A few years ago, one diocese dismissed its entire catechetical staff, reasoning that “we have about 20,000 baptisms and about 20,000 marriages every year. Why are only a fraction of those going to church?” This is justified puzzlement. But the question never seems to be posed as: “Why do nonpracticing Catholics demand engagement with the church at the three crucial life-moments: birth, marriage, and death, yet feel no sense of loss—much less guilt—for otherwise ignoring the church?” No one asks, “What if the liturgy were more engaging?” Or, “Why now, without hell as our ace of trump, do we still force-feed our catechesis into kids so early and often that when questions about religion become relevant, our answers are no more meaningful than hero-worship and Barbies?”
I base my critique on decades of teaching religion to high school seniors, college freshmen, teachers and night school adults, and on reading 80 to 100 reflections a year from about 4,000 respondents. Conservatively, this means 300,000 papers, which might be a Guinness world record. Thus I respond to the Framework with the loyal frustration of a Panzer commander ordered to advance on Stalingrad when the oil in my tanks is black ice.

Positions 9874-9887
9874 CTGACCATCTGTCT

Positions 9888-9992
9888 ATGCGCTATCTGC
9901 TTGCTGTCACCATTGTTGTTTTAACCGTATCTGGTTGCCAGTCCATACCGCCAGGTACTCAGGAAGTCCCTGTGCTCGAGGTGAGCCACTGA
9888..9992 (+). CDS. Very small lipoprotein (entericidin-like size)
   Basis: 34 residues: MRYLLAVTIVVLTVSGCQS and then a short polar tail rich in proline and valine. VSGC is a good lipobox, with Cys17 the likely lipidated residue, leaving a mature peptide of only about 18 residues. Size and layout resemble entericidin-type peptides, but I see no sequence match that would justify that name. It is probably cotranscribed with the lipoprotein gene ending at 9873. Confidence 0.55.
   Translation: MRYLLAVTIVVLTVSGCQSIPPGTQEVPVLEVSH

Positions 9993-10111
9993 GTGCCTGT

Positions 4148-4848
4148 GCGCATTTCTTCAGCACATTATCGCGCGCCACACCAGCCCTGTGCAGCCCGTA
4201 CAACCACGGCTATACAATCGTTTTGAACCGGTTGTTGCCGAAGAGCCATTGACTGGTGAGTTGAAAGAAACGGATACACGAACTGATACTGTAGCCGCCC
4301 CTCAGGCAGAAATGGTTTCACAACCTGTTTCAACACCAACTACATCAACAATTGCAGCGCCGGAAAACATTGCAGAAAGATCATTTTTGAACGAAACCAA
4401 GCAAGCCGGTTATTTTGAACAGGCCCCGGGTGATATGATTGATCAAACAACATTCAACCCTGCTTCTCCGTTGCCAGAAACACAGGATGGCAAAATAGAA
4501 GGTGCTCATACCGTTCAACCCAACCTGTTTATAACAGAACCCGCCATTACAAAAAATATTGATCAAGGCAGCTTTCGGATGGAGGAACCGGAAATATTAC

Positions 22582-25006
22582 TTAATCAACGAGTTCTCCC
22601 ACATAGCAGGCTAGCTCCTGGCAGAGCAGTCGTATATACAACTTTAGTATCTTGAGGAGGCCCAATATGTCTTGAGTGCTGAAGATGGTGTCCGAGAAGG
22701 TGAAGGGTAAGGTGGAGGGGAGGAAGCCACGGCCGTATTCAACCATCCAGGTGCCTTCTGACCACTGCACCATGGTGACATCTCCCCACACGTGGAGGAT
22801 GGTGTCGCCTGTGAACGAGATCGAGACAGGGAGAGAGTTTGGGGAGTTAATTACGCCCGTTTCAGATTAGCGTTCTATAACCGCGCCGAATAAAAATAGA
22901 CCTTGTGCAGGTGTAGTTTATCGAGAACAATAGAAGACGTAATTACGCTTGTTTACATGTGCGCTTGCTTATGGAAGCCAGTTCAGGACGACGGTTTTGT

Flaws of the Framework
In its Introduction, the Framework states: “The definitive aim of catechesis is to put people not only in touch but in communion, in intimacy, with Jesus Christ.” Any catechist would warmly accept that goal. But then: “These ends are evident in this framework—designed to guide catechetical instruction for young people of high-school age...so that each may come to know him and live according to the truth he has given to us.”